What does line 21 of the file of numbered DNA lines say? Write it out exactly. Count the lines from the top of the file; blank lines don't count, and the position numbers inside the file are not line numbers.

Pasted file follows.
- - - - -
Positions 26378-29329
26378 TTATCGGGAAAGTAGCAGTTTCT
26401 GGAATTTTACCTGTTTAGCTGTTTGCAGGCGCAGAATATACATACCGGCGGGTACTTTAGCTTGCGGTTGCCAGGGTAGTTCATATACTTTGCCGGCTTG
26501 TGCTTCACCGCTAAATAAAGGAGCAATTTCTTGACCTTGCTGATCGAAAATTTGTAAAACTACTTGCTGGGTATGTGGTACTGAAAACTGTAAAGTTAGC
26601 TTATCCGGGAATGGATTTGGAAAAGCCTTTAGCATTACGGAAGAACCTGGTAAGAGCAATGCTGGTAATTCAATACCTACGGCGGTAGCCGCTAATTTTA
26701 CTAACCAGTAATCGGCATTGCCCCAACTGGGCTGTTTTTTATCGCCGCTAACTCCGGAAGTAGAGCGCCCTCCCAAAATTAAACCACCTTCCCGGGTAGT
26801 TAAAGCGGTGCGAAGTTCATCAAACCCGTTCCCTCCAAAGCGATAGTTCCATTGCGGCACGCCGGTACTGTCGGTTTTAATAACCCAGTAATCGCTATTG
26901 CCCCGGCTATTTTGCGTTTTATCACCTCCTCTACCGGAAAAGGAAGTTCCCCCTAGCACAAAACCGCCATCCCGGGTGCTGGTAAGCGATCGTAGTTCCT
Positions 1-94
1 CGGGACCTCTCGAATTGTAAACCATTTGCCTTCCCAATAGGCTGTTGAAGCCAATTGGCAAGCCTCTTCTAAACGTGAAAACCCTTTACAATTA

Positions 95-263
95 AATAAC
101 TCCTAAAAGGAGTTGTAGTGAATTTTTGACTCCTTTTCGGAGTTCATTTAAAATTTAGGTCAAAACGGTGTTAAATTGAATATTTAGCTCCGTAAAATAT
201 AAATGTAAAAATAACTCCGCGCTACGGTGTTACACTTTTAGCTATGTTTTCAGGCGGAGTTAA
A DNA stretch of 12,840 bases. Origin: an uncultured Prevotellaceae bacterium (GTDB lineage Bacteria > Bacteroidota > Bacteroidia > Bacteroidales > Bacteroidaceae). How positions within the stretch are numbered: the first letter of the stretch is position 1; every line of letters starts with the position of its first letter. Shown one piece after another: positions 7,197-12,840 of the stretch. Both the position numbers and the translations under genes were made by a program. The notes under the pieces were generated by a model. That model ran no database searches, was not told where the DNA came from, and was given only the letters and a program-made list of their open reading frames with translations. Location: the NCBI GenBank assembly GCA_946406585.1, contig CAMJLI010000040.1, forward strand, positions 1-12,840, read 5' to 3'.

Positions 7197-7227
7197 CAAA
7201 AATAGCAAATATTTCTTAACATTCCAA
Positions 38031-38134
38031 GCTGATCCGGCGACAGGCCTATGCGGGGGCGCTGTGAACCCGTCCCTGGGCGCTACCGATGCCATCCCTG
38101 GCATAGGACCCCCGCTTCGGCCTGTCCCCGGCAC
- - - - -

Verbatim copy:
38101 GCATAGGACCCCCGCTTCGGCCTGTCCCCGGCAC